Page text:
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When someone is being followed across a muddy trail, their
footprints are a giveaway to many aspects of their behavior.
Following A Crowd Shoes is what they should be wearing to
confuse and mislead their pursuers.
Here's how they work:
Two large snow shoe type platforms (referred to as the
shoe" are fitted with a number of different shoe soles. Each sole is
connected by a series of levers to a motor that moves them
around to a different position every time the mother shoe takes a
step forward. The power supply is contained in a back-pack with
the extra weight adding to the deception by causing the shoes to
make deeper marks in soft ground.
This means that every step creates the impression that either a
small group of people is moving along chaotically or a multi-legged
person is being pursued.
At random intervals some of the shoe impressions will look like the
feet are facing sideways, with the person walking like a crab or
even backwards and one or more of the levers may telescope out
a few feet to the one side to add to the deviated cadence.
Everything is calculated to cause maximum uncertainty.
Following A Crowd Shoes work best on a soft ground such as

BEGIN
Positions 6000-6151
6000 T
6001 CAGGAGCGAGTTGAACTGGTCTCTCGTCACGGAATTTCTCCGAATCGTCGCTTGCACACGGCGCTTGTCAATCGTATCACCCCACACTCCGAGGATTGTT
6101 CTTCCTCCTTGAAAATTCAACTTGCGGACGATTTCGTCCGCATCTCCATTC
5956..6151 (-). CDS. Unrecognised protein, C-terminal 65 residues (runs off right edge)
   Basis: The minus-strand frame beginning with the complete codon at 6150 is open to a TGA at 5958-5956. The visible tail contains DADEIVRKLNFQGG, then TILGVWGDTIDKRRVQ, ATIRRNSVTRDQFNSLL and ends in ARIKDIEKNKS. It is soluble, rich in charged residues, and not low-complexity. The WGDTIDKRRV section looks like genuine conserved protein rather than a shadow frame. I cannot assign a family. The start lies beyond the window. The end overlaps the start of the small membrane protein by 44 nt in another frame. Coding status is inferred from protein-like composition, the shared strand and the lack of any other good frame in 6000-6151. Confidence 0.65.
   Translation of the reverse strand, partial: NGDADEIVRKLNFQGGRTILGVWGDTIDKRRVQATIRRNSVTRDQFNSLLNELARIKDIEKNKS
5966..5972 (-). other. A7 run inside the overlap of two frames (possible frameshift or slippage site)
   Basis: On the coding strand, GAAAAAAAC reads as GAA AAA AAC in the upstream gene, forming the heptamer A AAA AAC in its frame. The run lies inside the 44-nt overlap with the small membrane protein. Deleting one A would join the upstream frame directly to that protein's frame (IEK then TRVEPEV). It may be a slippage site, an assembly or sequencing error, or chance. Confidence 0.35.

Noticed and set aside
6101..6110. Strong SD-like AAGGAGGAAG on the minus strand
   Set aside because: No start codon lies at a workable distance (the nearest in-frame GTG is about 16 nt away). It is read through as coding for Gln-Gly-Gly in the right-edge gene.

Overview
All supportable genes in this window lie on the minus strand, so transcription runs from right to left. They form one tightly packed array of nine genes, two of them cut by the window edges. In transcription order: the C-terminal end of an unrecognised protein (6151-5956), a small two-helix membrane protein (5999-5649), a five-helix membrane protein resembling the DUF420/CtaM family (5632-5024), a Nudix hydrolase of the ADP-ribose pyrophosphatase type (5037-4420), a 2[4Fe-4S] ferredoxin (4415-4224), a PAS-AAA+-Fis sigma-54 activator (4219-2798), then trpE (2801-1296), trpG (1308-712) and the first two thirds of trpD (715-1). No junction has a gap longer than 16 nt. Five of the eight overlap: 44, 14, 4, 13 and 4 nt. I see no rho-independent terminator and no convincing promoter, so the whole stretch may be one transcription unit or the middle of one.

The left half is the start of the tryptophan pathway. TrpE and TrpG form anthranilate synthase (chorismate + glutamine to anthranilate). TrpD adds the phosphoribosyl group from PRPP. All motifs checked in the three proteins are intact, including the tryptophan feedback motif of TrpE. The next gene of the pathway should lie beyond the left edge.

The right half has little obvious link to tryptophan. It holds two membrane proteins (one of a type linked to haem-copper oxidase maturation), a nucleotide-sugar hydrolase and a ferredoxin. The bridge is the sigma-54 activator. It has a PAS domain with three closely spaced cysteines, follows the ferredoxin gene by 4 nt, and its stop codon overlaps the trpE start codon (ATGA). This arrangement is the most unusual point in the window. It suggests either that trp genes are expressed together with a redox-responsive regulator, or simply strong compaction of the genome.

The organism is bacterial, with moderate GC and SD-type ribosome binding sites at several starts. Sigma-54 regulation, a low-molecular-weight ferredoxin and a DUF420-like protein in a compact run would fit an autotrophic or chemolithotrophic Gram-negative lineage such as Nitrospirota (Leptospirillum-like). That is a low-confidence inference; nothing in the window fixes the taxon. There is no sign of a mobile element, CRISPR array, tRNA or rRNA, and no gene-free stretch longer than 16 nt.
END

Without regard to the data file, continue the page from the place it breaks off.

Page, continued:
would normally be encountered when going through a
forest. A more subtle version that leaves chaotic scuff marks on
the polished floors of an office environment is being developed.
||Causing maximum uncertainty except for the
direction they went.
||Some zag or circling may help.
||//except for the direction they went//
||To solve this problem use an unusually powerful hoverboard, a
sort of telescoping marionette-gantry and a much better sense of
balance than I have.
||Actually, no. The answer is a drone, because the answer is
always a drone. If the drone used a blockchain, that would clearly
be even better.
||This would also be a good idea for not getting spotted by
security cameras. Oh wait, no it wouldnt.
||Two pairs and a soft sandy seashore could leave dance
diagrams on the sand.
||I think most people are multi-legged.
||why not 4 plex shoes for two feet?